Favorite Audio Logs From The Witness, Part 5


Howdy folks!  Hope you made the best of these rainy days we’ve had the past few days.  It’s been a while since I showcased some more of my favorite audio logs from The Witness, so I figured I’d do another one right now.

Image result for The Witness Audio Logs

Let’s get right to it –here are more of my favorite audio logs from the game.

Audio Log #1: Boat

Image result for Zhuangzi

Suppose a boat is crossing a river, and another empty boat is about to collide with it.  Even an irritable man would not lose his temper.  But supposing there was someone in the second boat.  Then the occupant of the first would shout to him to keep clear.  And if the other did not hear the first time, nor even when called three times, bad language would inevitably follow.  In the first case there was no anger, in the second there was; because in the first case the boat was empty, and in the second it was occupied.  And so it is with man.  If he could only roam empty through life, who would be able to injure him?

~ Zhuangzi, 4th century B.C.

Audio Log #2: Non-being

Image result for Lao Tzu

We join spokes together in a wheel, but it is the center hole that makes the wagon move.  We shape clay into a pot, but it is the emptiness inside that holds whatever we want.  We hammer wood for a house, but it is the inner space that makes it livable.  We work with being, but non-being is what we use.

~ Lao Tzu, 6th century BC

Audio Log #3: Peak

Image result for William Wordsworth

Lustily, I dipped my oars into the silent lake, and, as I rose upon the stroke, my boat went heaving through the water like a swan; when, from behind that craggy steep, till then the horizon’s bound, a huge peak, black and huge, as if with voluntary power instinct, upreared its head. I struck and struck again, and growing still in stature, the grim shape towered up between me and the stars. . . .But after I had seen that spectacle, for many days my brain worked with a dim and undetermined sense of unknown modes of being; o’er my thoughts there hung a darkness, call it solitude, or blank desertion.

~ William Wordsworth, 1888

Audio Log #4: Shipowner

Image result for William Clifford

A shipowner was about to send to sea an emigrant-ship.  He knew that she was old, and not well built at the first; that she had seen many seas and climes, and often had needed repairs.  Doubts had been suggested to him that possibly she was not seaworthy.  These doubts preyed upon his mind, and made him unhappy; he thought that perhaps he ought to have her thoroughly overhauled and refitted, even though this should put him at great expense.  Before the ship sailed, however, he succeeded in overcoming these melancholy reflections.  He said to himself that she had gone safely through so many voyages and weathered so many storms that it was idle to suppose she would not come safely home from this trip also.  He would put his trust in Providence, which could hardly fail to protect all these unhappy families that were leaving their fatherland to seek for better times elsewhere.  He would dismiss from his mind all ungenerous suspicions about the honesty of builders and contractors.  In such ways he acquired a sincere and comfortable conviction that his vessel was thoroughly safe and seaworthy; he watched her departure with a light heart, and benevolent wishes for the success of the exiles in their strange new home that was to be; and he got his insurance-money when she went down in mid-ocean and told no tales.  What shall we say of him? Surely this, that he was verily guilty of the death of those families.  It is admitted that he did sincerely believe in the soundness of his ship; but the sincerity of his conviction can in no wise help him, because he had no right to believe on such evidence as was before him.  He had acquired his belief not by honestly earning it in patient investigation, but by stifling his doubts.  And although in the end he may have felt so sure about it that he could not think otherwise, yet inasmuch as he had knowingly and willingly worked himself into that frame of mind, he must be held responsible for it.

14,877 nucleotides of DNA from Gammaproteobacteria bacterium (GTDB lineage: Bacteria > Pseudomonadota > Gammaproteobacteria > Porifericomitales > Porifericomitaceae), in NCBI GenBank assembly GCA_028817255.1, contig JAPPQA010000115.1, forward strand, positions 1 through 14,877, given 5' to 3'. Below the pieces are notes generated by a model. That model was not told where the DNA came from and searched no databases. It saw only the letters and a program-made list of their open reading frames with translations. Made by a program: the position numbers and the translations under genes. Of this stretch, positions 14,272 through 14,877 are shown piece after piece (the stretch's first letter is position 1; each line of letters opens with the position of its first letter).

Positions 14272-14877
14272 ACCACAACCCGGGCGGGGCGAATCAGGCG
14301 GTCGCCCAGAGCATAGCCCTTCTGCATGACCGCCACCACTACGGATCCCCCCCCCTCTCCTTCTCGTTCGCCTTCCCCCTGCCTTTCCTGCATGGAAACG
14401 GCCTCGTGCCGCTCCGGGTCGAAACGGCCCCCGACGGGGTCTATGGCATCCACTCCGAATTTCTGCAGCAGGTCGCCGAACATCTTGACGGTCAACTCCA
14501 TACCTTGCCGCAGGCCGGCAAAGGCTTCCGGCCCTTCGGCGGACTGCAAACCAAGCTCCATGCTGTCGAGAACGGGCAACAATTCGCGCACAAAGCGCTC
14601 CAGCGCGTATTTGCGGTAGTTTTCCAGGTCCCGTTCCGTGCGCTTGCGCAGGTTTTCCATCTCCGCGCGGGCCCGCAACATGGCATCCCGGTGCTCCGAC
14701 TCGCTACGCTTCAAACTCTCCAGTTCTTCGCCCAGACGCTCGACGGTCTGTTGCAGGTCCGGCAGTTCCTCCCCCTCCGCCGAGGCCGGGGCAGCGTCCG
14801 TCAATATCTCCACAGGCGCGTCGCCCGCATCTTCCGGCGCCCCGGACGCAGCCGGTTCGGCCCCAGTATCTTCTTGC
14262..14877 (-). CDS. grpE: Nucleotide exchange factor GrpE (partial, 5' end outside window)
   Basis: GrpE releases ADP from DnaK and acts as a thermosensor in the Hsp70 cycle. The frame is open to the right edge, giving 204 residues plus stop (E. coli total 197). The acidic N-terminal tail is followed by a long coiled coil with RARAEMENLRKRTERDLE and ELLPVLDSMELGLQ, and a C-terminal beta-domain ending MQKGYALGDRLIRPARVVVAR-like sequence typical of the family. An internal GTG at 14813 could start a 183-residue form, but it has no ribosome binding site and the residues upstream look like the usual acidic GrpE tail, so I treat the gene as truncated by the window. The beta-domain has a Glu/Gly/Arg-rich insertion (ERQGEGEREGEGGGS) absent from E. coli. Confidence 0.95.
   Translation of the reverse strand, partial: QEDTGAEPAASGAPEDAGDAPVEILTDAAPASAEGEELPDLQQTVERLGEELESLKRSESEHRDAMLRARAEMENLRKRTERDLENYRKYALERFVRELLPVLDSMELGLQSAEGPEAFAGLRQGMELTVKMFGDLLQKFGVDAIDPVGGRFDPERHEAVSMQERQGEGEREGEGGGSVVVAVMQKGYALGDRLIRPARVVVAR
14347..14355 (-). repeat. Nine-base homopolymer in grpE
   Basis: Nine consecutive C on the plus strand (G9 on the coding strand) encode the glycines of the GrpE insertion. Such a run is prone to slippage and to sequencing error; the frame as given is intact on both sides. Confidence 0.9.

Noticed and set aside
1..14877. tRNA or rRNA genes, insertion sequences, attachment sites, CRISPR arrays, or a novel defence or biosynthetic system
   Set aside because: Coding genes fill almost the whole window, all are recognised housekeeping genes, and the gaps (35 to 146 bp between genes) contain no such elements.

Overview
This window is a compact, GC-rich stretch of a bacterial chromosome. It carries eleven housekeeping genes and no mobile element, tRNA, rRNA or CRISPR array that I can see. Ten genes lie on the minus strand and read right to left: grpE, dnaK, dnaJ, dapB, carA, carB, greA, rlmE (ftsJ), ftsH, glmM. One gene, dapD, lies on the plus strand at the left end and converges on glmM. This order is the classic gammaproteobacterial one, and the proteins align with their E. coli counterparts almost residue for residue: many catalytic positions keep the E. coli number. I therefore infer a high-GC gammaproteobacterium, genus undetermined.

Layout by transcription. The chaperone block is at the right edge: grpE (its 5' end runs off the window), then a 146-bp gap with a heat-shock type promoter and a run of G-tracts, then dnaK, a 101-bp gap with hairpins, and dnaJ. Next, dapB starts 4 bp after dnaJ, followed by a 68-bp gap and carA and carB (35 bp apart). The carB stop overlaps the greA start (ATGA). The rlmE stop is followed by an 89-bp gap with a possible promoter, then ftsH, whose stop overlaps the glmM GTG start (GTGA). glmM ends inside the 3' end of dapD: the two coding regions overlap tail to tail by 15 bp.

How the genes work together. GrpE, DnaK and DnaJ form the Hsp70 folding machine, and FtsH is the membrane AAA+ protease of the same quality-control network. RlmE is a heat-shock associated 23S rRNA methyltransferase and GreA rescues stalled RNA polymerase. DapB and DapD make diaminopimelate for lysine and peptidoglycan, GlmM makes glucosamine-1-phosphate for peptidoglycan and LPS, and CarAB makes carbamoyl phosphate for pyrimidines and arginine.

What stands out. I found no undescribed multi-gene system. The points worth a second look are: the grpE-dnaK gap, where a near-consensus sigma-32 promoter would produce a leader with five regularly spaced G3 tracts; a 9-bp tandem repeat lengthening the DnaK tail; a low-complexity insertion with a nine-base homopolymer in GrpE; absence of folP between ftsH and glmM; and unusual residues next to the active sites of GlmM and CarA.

~ William K. Clifford, 1874

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